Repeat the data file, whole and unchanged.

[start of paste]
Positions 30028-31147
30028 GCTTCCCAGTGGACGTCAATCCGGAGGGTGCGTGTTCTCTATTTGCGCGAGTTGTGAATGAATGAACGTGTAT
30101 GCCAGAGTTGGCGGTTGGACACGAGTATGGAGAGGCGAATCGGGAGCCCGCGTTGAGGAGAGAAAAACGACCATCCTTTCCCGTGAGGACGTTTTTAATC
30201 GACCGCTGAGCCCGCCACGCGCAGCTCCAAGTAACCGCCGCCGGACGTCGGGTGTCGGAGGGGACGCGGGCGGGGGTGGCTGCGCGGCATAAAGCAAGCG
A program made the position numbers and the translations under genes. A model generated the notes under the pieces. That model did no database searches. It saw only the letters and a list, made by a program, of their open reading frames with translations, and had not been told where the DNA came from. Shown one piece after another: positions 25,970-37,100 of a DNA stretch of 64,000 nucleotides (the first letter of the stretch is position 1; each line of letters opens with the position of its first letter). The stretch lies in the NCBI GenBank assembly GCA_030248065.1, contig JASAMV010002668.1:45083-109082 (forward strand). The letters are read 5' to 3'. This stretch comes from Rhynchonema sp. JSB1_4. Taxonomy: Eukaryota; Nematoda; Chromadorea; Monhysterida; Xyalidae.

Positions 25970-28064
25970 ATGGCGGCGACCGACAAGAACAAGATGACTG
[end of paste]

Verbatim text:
Positions 30028-31147
30028 GCTTCCCAGTGGACGTCAATCCGGAGGGTGCGTGTTCTCTATTTGCGCGAGTTGTGAATGAATGAACGTGTAT
30101 GCCAGAGTTGGCGGTTGGACACGAGTATGGAGAGGCGAATCGGGAGCCCGCGTTGAGGAGAGAAAAACGACCATCCTTTCCCGTGAGGACGTTTTTAATC
30201 GACCGCTGAGCCCGCCACGCGCAGCTCCAAGTAACCGCCGCCGGACGTCGGGTGTCGGAGGGGACGCGGGCGGGGGTGGCTGCGCGGCATAAAGCAAGCG
A program made the position numbers and the translations under genes. A model generated the notes under the pieces. That model did no database searches. It saw only the letters and a list, made by a program, of their open reading frames with translations, and had not been told where the DNA came from. Shown one piece after another: positions 25,970-37,100 of a DNA stretch of 64,000 nucleotides (the first letter of the stretch is position 1; each line of letters opens with the position of its first letter). The stretch lies in the NCBI GenBank assembly GCA_030248065.1, contig JASAMV010002668.1:45083-109082 (forward strand). The letters are read 5' to 3'. This stretch comes from Rhynchonema sp. JSB1_4. Taxonomy: Eukaryota; Nematoda; Chromadorea; Monhysterida; Xyalidae.

Positions 25970-28064
25970 ATGGCGGCGACCGACAAGAACAAGATGACTG